What Is Polar Night?
Polar night is the opposite of midnight sun, when none of the Sun's disc is visible above the horizon at all. It only happens within the polar circles.
The opposite of polar night is midnight sun or polar day.
Polar nights occur in the polar regions during the winter months:
As the polar region tilts away from the Sun during the winter, even areas that are on the Earth's day side do not receive any direct sunlight as the Sun stays below the horizon.
Where Can You See a Polar Night?
Polar nights occur in many populated areas of the Northern Hemisphere. Although Norway promotes itself as the Land of the Midnight Sun, you can also see it in parts of Alaska, Canada, Greenland, Finland, Russia, and Sweden.
The only landmass far enough south in the Southern Hemisphere to have polar nights is Antarctica.
Starts Around the Equinox
At the North Pole, the polar night begins as the Sun sets around the autumnal (fall) equinox in September. It lasts for about 6 months until the Sun rises again around the vernal (spring) equinox in March when 6 months of Polar Day / Midnight Sun begin.
As the Sun gradually dips further below the horizon at the North Pole after the September equinox, the area experiencing polar night gradually grows southwards until it encompasses nearly all of the Arctic Circle around the December solstice.
Changes After Solstice
After the winter solstice in December, the polar night area recedes again, moving north towards the North Pole. Around the spring equinox in March, the Sun finally rises again at the North Pole, ringing in a Polar Day lasting about 6 months.
Opposite in the Southern Hemisphere
In the Southern Hemisphere, it's opposite. There, areas within the Antarctic Circle experience Polar Days when the Northern Hemisphere has polar nights.
Why Not on the Polar Circles?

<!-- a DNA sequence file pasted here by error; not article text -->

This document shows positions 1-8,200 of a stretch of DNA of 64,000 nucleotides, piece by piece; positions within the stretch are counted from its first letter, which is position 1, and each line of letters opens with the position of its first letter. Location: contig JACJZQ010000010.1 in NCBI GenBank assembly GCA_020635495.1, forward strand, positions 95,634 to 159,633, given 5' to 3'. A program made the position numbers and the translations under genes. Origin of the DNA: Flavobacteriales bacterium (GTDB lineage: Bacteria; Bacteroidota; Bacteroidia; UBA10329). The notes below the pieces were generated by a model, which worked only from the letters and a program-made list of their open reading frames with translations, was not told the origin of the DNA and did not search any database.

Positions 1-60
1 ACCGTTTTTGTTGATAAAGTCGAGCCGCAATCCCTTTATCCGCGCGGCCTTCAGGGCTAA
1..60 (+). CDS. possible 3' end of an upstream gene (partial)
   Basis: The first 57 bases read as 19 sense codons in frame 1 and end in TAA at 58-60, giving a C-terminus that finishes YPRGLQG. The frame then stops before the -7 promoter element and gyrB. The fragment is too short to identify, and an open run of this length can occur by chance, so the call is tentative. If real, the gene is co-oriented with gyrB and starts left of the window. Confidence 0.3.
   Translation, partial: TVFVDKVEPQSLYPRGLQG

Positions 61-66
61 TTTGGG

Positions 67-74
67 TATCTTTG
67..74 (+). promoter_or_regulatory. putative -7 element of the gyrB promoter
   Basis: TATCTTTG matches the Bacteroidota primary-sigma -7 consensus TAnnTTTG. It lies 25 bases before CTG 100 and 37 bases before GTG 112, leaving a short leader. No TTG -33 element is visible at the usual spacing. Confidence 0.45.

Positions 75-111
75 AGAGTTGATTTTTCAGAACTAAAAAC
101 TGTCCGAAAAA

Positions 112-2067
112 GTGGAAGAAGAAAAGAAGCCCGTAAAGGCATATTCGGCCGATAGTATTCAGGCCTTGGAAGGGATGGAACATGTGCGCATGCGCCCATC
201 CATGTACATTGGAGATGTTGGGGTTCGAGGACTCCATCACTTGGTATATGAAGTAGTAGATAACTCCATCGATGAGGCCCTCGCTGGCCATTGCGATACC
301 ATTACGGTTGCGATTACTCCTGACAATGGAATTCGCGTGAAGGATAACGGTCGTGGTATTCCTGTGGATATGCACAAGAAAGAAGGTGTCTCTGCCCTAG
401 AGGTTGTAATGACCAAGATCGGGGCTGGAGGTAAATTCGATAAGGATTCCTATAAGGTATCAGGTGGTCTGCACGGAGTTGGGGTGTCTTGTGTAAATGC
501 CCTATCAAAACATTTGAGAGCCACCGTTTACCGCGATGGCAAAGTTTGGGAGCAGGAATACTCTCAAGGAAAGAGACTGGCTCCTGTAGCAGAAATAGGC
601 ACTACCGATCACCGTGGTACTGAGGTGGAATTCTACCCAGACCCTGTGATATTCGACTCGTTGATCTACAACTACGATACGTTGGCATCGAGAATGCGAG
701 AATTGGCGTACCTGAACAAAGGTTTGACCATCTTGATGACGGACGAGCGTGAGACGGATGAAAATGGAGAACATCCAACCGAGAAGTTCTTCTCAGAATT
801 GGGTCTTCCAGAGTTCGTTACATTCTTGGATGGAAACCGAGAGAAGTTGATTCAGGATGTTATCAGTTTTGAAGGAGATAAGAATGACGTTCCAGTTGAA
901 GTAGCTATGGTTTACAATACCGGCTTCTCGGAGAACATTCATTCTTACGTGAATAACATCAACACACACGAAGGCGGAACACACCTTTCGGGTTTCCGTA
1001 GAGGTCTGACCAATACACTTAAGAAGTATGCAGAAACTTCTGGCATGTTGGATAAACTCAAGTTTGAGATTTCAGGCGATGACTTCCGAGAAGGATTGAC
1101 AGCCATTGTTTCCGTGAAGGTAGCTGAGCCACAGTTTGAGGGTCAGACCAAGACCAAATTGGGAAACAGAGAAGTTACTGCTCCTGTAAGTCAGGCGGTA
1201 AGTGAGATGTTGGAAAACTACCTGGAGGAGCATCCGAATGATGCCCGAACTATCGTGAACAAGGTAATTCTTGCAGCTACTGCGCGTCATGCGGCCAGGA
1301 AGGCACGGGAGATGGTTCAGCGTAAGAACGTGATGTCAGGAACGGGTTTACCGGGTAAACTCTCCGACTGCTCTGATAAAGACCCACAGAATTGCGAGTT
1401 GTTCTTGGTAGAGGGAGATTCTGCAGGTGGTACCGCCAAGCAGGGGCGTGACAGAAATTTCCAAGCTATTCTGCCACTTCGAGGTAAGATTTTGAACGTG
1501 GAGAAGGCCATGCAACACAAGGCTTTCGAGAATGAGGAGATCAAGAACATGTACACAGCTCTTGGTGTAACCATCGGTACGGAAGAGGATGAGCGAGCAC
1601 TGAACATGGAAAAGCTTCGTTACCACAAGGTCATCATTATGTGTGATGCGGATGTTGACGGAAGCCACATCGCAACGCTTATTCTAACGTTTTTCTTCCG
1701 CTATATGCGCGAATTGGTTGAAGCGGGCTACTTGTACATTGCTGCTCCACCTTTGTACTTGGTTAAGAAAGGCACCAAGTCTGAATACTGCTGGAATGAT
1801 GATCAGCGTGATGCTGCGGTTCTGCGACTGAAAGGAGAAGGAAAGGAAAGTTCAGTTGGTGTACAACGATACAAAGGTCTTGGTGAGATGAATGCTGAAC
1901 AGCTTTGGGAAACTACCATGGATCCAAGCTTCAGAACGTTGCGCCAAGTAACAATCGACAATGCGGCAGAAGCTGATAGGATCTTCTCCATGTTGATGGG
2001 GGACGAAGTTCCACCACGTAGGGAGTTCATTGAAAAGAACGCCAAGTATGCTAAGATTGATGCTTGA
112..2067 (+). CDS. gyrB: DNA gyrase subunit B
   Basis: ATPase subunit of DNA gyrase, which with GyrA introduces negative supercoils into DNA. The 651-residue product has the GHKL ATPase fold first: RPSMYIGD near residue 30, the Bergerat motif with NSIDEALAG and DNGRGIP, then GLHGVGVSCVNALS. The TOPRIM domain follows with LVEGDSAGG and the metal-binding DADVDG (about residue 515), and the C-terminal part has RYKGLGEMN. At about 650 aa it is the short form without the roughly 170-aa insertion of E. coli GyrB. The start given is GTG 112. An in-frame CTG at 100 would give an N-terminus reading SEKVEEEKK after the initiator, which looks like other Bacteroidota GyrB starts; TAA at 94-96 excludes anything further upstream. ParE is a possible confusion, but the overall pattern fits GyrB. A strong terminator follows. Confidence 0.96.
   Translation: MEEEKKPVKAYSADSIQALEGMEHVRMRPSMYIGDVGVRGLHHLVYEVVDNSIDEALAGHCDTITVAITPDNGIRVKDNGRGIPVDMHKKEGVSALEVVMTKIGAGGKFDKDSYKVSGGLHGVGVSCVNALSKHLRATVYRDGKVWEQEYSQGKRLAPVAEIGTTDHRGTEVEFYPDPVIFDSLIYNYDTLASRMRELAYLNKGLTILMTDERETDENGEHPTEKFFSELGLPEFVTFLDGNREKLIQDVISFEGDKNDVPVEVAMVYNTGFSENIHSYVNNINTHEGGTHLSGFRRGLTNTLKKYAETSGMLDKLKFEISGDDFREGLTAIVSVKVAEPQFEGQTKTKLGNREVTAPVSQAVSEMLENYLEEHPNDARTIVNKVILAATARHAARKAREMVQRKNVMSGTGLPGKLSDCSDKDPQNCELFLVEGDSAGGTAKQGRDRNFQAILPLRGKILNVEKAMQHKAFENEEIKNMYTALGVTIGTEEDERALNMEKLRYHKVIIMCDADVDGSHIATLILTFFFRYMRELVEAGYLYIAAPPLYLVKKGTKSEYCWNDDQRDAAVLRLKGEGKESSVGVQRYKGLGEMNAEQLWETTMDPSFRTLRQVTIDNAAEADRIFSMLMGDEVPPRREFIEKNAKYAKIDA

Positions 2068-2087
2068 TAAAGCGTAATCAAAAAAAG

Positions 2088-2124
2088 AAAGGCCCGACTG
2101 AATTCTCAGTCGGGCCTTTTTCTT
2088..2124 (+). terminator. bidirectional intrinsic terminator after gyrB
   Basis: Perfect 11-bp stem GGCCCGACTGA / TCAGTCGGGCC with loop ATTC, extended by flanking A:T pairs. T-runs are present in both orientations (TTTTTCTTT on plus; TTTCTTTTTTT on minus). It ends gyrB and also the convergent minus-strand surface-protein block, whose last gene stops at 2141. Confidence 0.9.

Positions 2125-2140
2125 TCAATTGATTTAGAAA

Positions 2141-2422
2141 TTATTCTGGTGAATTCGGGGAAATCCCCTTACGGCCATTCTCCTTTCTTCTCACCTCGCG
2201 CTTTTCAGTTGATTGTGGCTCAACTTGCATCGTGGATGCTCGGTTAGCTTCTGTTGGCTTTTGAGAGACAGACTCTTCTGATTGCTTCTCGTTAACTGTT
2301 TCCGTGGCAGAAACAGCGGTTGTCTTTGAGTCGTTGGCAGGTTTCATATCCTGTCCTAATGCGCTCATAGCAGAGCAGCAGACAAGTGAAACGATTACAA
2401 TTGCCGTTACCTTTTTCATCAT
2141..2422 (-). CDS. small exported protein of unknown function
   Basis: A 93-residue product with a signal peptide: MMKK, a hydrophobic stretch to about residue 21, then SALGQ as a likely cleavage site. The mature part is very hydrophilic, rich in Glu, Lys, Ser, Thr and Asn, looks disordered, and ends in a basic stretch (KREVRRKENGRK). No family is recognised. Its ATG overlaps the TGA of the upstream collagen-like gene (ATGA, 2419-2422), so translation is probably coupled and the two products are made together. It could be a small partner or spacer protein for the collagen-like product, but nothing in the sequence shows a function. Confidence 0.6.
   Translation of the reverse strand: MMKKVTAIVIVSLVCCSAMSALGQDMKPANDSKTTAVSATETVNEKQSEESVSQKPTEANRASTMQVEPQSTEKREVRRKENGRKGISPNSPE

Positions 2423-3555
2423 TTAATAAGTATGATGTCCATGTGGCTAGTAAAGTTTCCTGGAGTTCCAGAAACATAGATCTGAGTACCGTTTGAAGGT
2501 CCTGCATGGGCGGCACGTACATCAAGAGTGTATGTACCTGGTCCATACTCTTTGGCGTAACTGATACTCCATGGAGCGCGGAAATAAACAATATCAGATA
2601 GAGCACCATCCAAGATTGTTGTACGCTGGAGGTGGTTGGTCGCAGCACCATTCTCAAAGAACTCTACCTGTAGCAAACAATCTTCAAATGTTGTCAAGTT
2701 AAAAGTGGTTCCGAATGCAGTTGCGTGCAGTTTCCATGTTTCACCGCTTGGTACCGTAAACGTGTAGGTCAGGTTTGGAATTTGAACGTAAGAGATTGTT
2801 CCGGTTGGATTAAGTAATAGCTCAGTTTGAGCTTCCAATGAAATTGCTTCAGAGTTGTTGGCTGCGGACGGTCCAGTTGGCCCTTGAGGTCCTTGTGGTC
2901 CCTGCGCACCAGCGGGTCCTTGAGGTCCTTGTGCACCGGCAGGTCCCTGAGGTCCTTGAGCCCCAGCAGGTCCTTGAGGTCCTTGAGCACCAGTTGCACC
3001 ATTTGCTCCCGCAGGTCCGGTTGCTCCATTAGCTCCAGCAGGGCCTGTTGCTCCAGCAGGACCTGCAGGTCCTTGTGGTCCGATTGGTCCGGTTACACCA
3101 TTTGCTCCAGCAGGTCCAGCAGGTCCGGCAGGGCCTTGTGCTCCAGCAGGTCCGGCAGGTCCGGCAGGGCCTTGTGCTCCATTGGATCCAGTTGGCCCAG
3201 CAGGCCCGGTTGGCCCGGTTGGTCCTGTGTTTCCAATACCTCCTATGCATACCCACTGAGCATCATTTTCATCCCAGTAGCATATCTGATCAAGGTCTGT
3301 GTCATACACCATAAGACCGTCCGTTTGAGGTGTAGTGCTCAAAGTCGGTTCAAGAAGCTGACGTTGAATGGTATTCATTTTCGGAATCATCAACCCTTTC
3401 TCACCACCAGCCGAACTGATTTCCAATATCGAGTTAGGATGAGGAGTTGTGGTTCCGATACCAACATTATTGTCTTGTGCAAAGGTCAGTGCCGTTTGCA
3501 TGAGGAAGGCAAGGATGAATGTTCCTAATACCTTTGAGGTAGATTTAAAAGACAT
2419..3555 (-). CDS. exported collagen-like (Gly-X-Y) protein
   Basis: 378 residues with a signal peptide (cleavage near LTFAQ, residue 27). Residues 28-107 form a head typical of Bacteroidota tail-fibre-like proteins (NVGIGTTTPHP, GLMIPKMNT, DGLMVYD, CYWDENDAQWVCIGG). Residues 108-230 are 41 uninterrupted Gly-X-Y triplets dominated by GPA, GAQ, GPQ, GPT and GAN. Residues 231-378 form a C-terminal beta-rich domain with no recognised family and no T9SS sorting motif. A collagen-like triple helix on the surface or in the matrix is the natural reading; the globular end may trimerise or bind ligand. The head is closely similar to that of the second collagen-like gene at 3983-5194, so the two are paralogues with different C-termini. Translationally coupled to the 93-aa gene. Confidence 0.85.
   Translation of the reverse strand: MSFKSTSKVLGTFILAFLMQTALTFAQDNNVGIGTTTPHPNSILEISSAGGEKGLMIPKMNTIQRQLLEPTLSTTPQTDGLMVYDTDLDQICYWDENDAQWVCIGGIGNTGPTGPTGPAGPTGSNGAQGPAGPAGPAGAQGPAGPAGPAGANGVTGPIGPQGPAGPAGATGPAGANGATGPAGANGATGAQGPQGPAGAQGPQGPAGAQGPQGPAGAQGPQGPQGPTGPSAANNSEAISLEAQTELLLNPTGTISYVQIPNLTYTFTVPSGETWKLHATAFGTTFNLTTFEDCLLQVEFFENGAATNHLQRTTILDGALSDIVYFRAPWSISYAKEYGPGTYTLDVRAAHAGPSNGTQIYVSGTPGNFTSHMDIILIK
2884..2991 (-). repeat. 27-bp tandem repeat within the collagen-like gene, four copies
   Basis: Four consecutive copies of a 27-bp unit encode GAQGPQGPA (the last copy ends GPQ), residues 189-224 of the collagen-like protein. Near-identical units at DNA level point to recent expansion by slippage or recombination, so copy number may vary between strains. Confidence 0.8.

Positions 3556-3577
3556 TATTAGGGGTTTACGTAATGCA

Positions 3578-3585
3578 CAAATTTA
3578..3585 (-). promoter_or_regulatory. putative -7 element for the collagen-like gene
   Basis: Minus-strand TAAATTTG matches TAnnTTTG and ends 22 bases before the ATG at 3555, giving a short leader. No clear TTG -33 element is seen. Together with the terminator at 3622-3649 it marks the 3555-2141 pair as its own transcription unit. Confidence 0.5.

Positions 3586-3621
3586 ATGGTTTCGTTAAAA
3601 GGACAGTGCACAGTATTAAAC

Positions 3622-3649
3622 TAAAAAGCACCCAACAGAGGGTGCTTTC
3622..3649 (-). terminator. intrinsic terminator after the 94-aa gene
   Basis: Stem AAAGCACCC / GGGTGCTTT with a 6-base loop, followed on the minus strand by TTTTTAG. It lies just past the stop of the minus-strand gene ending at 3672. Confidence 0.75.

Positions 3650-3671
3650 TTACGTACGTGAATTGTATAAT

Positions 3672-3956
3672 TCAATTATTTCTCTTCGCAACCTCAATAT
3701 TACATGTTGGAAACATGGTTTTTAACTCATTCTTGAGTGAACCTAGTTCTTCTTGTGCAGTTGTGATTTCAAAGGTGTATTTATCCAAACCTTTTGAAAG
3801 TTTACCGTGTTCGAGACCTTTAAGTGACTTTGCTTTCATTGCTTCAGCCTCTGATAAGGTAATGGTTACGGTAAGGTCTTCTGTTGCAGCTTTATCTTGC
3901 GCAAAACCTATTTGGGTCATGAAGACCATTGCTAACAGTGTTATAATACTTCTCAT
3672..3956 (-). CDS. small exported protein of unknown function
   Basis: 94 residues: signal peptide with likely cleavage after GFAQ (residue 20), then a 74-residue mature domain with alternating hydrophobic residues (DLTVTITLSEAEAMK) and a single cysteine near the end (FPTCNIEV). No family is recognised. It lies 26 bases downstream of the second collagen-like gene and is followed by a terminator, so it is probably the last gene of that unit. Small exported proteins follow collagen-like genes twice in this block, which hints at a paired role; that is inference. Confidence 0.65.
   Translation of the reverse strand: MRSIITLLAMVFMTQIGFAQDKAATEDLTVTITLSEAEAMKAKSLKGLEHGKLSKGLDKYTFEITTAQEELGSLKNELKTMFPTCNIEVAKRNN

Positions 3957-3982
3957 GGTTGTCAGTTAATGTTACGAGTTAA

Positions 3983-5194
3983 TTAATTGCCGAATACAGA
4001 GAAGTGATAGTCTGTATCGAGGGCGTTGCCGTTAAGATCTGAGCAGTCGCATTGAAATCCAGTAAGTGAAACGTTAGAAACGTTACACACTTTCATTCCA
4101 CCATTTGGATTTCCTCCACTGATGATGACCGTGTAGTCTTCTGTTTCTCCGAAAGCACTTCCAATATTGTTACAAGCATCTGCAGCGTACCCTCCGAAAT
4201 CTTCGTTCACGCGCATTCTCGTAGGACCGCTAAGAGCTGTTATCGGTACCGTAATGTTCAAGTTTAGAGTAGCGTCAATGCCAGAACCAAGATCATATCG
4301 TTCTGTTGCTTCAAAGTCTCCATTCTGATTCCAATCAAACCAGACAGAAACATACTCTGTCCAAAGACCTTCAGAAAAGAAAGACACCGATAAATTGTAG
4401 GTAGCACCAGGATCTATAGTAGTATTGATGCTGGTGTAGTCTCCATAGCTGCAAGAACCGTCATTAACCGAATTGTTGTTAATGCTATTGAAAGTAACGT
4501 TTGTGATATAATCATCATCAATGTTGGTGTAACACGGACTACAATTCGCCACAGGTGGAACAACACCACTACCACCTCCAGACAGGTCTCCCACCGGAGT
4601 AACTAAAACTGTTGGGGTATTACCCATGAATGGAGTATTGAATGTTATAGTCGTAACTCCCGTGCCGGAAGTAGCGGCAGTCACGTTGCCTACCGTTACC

In locations just inside the Arctic Circle, there may be no polar night around the December solstice. For example, in Gällivare, Sweden there is never a 24-hour night, even though the city is about 60 miles (100 km) north of the Arctic Circle.
There are several reasons why the polar night region does not quite extend to the polar circle. Firstly, while sunrise and sunset are defined based on the visibility of the Sun's upper edge, the polar circle is defined as the latitude where the Sun's center, not the upper edge, touches the horizon.
The other reason is refraction – the fact that light bends when it hits the Earth's atmosphere. Refraction makes the Sun visible above the horizon several minutes before it actually gets there, so a small portion of the Sun's disk may be seen even in areas just within the polar night region.
Even in regions well within the polar circles, polar nights are not necessarily completely dark because the Sun might be just below the horizon around noon, producing twilight.
Bringing Light to Dark Places
The long hours of darkness in polar areas can have an impact on the people who live there. One community in Norway has taken an innovative approach to lifting the gloom and bringing more sunlight into their remote town.
Rjukan, some three hours west of Oslo, is nestled deep in a valley framed by tall peaks and gets almost no direct sunlight in the winter months. So local authorities invested in a novel idea to help the Sun-starved residents: installing large mirrors on the mountainside 450 meters above the town.
The array of three glass mirrors shifts to follow the movement of the Sun and reflects light into Rjukan´s main square. Residents can now enjoy soaking up about 85 percent of the existing sunlight in the square during the day. The experiment has proven popular with locals, who frequently gather in the artificially-created patch of sunlight to warm themselves through the winter.